Category Archives: Kentucky

John Hunt Morgan’s Kentucky Raid Ends

July 17, 1862 – Colonel John Hunt Morgan’s Confederate horsemen attacked a Federal garrison at the key railroad town of Cynthiana before successfully ending their Kentucky incursion.

John Hunt Morgan | Image Credit: CivilWarDailyGazette.com

Brigadier General Jeremiah Boyle, commanding Federals at Louisville, had initially panicked at the prospect of Morgan overrunning Kentucky. But by July 17, he had collected information from various sources and reported to Major General Don Carlos Buell, “I am persuaded Morgan has not over 1,000 men and two brass howitzers.”

Boyle believed that Kentucky secessionists had “lied for Morgan and magnified his forces,” and Morgan’s raid would only result in a “loss of individuals and destruction of property.” Boyle sent a spy posing as a Kentucky secessionist trying to join Morgan’s ranks. The spy assessed Morgan’s recruiting efforts and concluded that “only the low and evil will join him.”

As Morgan continued leading his Confederates through Kentucky, he initially targeted Lexington but learned that it was too strongly defended. So the troopers rode 30 miles northeast to Cynthiana on the Licking River. Morgan hoped to capture the Federal garrison there, but he also hoped to deceive the Federals into thinking he would continue moving north to threaten Cincinnati, Ohio.

Morgan’s troopers approached Cynthiana on the 17th. Federal Colonel John J. Landrum guarded the Kentucky Central Railroad at Cynthiana with 340 troops and a cannon. He did not know that Morgan was coming.

The Confederates attacked from three directions, crossing all three fords over the Licking River. Surprised, the Federals took refuge in town buildings and homes, firing from windows and getting off two artillery rounds that prompted Morgan to withdraw his horse artillery. However, Landrum soon realized that the three-pronged Confederate attack had virtually surrounded the town.

The Federals began running out of ammunition as Landrum tried regrouping them near the railroad depot. They fought off the advancing Confederates block by block. Landrum led about 30 men in trying to take one of the bridges, but the numerically superior Confederates forced them to retreat. Landrum fought his way through a small detachment and fled southeast, with the rest of Morgan’s troopers in pursuit. Landrum ordered his men to scatter; he and a few escaped while Morgan captured the rest.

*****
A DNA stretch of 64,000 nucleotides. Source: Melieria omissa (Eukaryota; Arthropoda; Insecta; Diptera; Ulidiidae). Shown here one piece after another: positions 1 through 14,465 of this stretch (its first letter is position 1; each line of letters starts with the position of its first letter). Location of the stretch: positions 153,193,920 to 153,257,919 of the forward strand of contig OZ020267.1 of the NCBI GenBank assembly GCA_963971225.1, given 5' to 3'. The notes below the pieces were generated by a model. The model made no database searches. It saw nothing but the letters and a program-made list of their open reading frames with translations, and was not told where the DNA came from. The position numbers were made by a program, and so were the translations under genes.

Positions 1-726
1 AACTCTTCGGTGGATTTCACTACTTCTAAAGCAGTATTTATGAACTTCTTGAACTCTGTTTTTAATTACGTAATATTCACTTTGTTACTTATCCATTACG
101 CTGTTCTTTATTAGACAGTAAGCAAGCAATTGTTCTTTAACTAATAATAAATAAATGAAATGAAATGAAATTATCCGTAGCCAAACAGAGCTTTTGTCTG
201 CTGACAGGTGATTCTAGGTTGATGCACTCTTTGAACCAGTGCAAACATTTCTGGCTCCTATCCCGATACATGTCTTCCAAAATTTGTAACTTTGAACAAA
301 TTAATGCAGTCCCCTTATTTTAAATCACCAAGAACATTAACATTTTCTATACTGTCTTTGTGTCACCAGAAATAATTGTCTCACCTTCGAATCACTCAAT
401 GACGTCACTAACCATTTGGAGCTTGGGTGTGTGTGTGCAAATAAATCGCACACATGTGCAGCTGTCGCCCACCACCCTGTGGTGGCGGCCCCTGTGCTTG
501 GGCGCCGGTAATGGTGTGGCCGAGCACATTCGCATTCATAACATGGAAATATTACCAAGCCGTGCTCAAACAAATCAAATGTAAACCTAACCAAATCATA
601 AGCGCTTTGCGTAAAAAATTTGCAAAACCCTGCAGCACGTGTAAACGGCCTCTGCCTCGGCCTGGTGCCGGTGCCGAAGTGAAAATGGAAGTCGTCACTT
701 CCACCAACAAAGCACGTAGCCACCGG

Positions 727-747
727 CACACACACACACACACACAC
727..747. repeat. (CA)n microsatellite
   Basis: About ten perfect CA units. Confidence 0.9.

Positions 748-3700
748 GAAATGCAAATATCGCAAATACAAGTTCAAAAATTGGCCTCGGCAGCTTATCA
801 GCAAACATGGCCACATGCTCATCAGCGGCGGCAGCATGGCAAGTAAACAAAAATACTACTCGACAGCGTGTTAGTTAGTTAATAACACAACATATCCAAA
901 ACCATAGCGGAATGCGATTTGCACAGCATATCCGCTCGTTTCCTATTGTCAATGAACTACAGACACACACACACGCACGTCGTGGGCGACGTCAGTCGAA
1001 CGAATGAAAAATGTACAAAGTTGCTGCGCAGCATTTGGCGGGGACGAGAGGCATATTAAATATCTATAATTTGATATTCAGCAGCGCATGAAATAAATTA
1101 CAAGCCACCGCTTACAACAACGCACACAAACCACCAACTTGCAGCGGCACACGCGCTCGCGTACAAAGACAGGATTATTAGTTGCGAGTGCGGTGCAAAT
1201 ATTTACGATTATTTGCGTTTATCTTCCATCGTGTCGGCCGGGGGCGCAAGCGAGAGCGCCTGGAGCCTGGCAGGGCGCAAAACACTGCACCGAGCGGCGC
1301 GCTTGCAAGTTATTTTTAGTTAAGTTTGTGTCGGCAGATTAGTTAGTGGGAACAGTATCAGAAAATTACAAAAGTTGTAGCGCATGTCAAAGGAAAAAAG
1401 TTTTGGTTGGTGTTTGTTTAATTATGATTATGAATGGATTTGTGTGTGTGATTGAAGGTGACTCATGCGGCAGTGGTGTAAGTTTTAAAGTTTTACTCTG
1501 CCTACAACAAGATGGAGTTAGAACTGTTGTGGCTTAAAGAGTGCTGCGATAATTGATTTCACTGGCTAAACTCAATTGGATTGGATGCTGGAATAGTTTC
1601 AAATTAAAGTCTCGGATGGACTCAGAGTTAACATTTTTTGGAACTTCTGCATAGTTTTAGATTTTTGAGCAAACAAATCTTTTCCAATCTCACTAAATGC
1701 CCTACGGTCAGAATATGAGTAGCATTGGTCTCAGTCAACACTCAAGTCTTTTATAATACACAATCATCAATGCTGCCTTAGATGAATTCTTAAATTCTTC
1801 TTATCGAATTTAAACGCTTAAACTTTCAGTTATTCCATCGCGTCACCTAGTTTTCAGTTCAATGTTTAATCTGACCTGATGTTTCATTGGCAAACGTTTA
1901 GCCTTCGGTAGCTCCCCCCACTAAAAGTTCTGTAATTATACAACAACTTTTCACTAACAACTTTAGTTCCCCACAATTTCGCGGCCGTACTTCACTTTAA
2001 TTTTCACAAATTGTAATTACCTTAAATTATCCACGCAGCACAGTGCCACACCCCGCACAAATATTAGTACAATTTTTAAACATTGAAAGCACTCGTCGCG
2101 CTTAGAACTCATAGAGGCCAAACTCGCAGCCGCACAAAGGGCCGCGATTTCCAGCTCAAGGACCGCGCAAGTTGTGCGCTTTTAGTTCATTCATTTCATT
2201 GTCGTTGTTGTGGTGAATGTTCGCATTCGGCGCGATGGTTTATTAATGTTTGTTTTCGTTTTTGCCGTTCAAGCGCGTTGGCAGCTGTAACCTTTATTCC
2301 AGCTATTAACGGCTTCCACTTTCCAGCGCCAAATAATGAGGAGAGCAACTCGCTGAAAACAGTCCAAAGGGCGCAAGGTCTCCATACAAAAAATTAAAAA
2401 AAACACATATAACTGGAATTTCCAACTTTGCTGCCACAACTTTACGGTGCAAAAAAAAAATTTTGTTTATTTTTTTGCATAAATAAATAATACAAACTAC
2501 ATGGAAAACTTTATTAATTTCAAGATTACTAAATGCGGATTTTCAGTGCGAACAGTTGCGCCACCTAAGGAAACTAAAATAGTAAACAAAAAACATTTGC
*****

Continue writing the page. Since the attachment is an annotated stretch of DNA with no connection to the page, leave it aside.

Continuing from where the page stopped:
The Federals lost about 70 killed or wounded, with another 230 or so captured. The Confederates also seized 300 badly needed horses while losing about 40 men. They left Cynthiana and headed southeast, reaching Paris by dark.

Cynthiana marked the northernmost point of Morgan’s incursion into Kentucky. The next morning, Morgan learned that about 1,800 Federal troopers under General Green Clay Smith were headed their way from Lexington, so he led his men farther south to Winchester.

The Confederates continued riding until they reached Richmond before dawn on the 19th. Many of the horses captured at Cynthiana died from being ridden so hard. Morgan hoped that Kentuckians would join his force at Richmond, but the pressure of advancing Federals forced him to stay on the move.

Morgan’s victory at Cynthiana panicked Boyle once more, as he called on Buell again for more men. Buell refused: “The condition of things here (in northern Alabama) requires the services of every soldier than can be mustered and perhaps more. No detachments should be sent from here except in case of the greatest necessity.”

Both Boyle and Smith estimated Morgan’s force to number at least 3,500 men when it really totaled less than 1,000. Boyle finally realized the true size of Morgan’s force on the 20th, reporting to Buell, “The rebel lies alarmed some of my commanding officers and produced consternation among the people,” including himself (though he would not admit it).